MOBA is a German company that provides automation solutions for moving machines. Speaking to EQUIPMENT INDIA, Samip Desai, National Manager, Moba Mobile Automation (I), explains the company's activities and solutions for the Indian market.
What are your major products and solutions for construction, mining and material handling equipment?
MOBA stands for MOBile Automation. We automate any moving machine. We are a German company having an office at Gandhinagar, Gujarat. Our proficiency and competency is manufacturing of sensors, controllers and Human Machine Interfaces (HMIs) with our own software, MOBA Visu. With these combinations, we have readymade systems for majority of construction equipment like cold milling machines, excavators, dozers, motor graders, compactors, kerb machines and pavers. We also serve a few machines in mining and material handling like drilling rigs, on-board weighing for wheel loaders, tipper and dump trucks and forklifts. Apart from the existing systems, we provide customised solutions for Original Equipment Manufacturers (OEMs), based on their requirement and retrofitments for end-users.
Who are your major customers in this equipment segment? Do you provide controllers and monitoring systems as an inbuilt package or as an upgrade solution?
Our major customers are Amman Apollo, Wirtgen, Volvo, Dynapac, etc. We are also working with JCB, CASE, L&T Komatsu, LeeBoy and ACE, etc., on machine control systems. Atlas Copco, Sandvik, Revathi, PRD Rigs and Scania are our major customers in mining. We are also working with BEML in this segment. We provide controllers and monitoring systems for OEMs as an inbuilt package and upgraded solutions for end-users.
How do machine control technologies elevate the efficiency and productivity of a machine? What are the major advantages?
Machine Control Systems (MCS) are the future in India. They have already picked up in most developed countries. There, machines are sold with factory-fitted MCS. A few global players like us are trying vigorously to introduce and promote this technology in India. Everyone could create start-ups but could not manage to increase the numbers due to various reasons, particularly stiff market conditions. From 2016, there is a momentum again for a start-up. We, with the help of a few major paver manufacturers, are able to manage to promote basic sensors and big sonic Ski (multiplex). In road construction, bitumen layers are critical to both cost and accuracy; this has picked up very quickly in India. Now contractors are looking forward to 3D paving which is fully automated. In 2013, the Indian Road Congress (IRC) has introduced the specifications of intelligent compaction. A few municipalities and PWDs have made it mandatory to adopt this technology in their regions. Soon it will spread all over India. Major contracting companies are looking forward to MCS on motor graders and dozers. We anticipate this number will increase in the next couple of years.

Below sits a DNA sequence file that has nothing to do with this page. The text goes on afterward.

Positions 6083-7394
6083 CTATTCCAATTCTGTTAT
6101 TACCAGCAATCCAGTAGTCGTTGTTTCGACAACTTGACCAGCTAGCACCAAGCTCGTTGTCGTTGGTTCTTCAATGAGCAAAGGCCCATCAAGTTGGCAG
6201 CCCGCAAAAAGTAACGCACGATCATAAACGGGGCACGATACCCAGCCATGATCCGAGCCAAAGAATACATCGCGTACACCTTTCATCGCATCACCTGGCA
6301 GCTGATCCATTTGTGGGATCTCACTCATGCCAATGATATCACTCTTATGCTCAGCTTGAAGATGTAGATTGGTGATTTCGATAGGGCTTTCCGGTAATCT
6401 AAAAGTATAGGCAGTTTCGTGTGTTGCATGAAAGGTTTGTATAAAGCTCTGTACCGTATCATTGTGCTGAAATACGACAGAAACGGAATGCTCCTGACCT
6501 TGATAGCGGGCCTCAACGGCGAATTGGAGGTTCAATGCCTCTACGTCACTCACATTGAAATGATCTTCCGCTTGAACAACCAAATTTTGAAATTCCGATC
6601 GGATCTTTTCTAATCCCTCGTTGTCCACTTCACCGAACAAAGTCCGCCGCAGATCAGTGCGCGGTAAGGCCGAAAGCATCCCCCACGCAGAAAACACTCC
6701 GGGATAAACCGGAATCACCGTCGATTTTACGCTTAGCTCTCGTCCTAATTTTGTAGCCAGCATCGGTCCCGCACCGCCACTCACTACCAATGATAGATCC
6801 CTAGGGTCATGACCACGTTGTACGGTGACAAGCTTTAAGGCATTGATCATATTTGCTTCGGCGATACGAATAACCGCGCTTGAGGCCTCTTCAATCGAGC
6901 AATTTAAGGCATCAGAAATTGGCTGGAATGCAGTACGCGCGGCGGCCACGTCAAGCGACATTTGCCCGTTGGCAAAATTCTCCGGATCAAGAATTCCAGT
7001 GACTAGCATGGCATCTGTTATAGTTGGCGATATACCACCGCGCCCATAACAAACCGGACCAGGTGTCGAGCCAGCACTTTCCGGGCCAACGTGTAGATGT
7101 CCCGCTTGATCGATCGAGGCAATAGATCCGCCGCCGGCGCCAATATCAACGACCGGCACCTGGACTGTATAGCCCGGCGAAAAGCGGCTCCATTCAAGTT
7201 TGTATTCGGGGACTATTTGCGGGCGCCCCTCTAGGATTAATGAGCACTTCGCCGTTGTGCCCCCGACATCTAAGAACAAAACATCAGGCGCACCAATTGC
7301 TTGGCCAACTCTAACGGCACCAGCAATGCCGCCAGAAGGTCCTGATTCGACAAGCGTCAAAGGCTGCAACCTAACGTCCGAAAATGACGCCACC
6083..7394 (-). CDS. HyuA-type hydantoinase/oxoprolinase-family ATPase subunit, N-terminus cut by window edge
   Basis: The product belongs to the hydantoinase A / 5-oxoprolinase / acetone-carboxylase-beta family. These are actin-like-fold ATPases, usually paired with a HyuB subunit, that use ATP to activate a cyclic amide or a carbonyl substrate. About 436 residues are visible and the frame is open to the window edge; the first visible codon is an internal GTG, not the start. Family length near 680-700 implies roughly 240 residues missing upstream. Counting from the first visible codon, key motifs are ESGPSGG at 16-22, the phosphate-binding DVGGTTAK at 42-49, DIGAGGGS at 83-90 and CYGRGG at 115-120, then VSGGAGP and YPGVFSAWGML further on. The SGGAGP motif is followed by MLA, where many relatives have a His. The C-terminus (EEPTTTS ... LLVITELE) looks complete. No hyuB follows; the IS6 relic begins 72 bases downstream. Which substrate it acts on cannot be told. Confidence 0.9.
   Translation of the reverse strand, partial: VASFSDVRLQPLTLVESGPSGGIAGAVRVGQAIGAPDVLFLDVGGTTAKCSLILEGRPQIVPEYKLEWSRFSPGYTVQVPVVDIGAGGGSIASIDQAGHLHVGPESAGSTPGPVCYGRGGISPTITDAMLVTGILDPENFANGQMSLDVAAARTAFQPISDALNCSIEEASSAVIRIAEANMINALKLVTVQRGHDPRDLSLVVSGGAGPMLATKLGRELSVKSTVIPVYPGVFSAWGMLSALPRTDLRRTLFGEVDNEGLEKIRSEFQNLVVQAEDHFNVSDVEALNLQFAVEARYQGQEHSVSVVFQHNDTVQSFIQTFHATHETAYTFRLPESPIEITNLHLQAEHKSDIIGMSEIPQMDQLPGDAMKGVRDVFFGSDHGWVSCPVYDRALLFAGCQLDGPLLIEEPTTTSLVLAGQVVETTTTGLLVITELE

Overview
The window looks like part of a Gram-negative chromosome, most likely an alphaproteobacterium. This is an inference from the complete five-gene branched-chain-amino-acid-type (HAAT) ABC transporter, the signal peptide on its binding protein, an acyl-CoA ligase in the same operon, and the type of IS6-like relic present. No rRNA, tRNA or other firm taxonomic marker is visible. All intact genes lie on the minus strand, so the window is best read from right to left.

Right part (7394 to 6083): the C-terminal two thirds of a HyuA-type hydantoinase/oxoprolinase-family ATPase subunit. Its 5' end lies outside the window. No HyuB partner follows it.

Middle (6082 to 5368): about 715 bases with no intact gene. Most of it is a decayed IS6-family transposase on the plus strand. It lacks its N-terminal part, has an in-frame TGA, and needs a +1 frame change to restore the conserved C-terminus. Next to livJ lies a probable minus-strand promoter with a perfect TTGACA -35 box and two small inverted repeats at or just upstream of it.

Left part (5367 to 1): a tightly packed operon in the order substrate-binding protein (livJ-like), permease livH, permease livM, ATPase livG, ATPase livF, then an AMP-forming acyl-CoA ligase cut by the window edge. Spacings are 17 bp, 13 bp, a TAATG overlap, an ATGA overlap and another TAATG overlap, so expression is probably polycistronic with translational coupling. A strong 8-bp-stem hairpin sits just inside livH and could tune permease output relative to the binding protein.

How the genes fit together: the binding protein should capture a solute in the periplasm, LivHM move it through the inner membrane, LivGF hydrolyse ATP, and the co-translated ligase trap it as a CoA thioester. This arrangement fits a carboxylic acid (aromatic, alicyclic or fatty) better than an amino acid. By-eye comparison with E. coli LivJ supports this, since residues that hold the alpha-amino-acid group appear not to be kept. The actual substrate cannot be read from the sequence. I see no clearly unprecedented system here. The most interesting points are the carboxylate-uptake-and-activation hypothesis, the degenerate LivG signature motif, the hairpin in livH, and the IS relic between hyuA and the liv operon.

MCS are definitely efficient, as they increase the accuracy levels and production, with less manpower and time of operating the machine, which implies reduction in operational cost. It also enables a semi-skilled operator to achieve higher tolerance levels than an experienced operator without MCS. The classic example of adopting MCS is like drawing a circle with a compass in place of doing it with a free hand. If a project is adopted with complete MCS, there will be increase in quality, productivity, profit margins, real-time monitoring and control over the project.
Is cost a deterrent in buying equipment with electronic controllers and monitors?
Yes. Apparently, the cost is a deterrent in buying the equipment. But once the contractors overcome and buy it, within no time they realise that their opinion was wrong. The return on investment (RoI) is quick and sure.
How do customers in India look at a machine with electronics and control technologies - as a luxury or a necessity?
Indian customers have a typical mindset. They prefer to follow the conventional practices, which are being adopted since many years. They neither feel the need for luxury nor necessity. They have a fear that they lose their identity of skills, which has been acquired after a long time of practice. It is a fact that this technology replaces a very skilled operator with semi-skilled operator with better results.
Are Indian customers aware enough of the advantages of using machine control technologies?
Yes. Most of the customers are aware of the advantages of using MCS.
What are your training initiatives for updating the end-user on the technology?
We visit customers and give presentations on MCS. We participate in exhibitions with simulators. We give feedback to OEMs on the current market trends and encourage them to join hands with us to promote this technology.
How far have government initiatives such as 'Skill India' helped to upgrade operator efficiencies?
For new technology introduction and adoption, the government cannot be proactive in upgrading/helping the operator to increase the efficiency by training. Once it has been introduced, then they will be able to take it forward quickly.
What is your outlook on the market growth for machine control technologies in five years?
In the next five years, there is every possibility of the technology in MCS picking up. India is a country which jumped directly to mobiles and smartphones, leaving pagers era, within no time.
What are your expectations from the government?
The government has to take the initiative to mandate a few machine control systems usage, which increases quality. Contractors will not come forward, until and unless the governing authorities are strict and rigid on quality tolerance levels.
Machine control solutions increase the accuracy levels and production, with less manpower and time of operating the machine, which implies reduction in operational cost.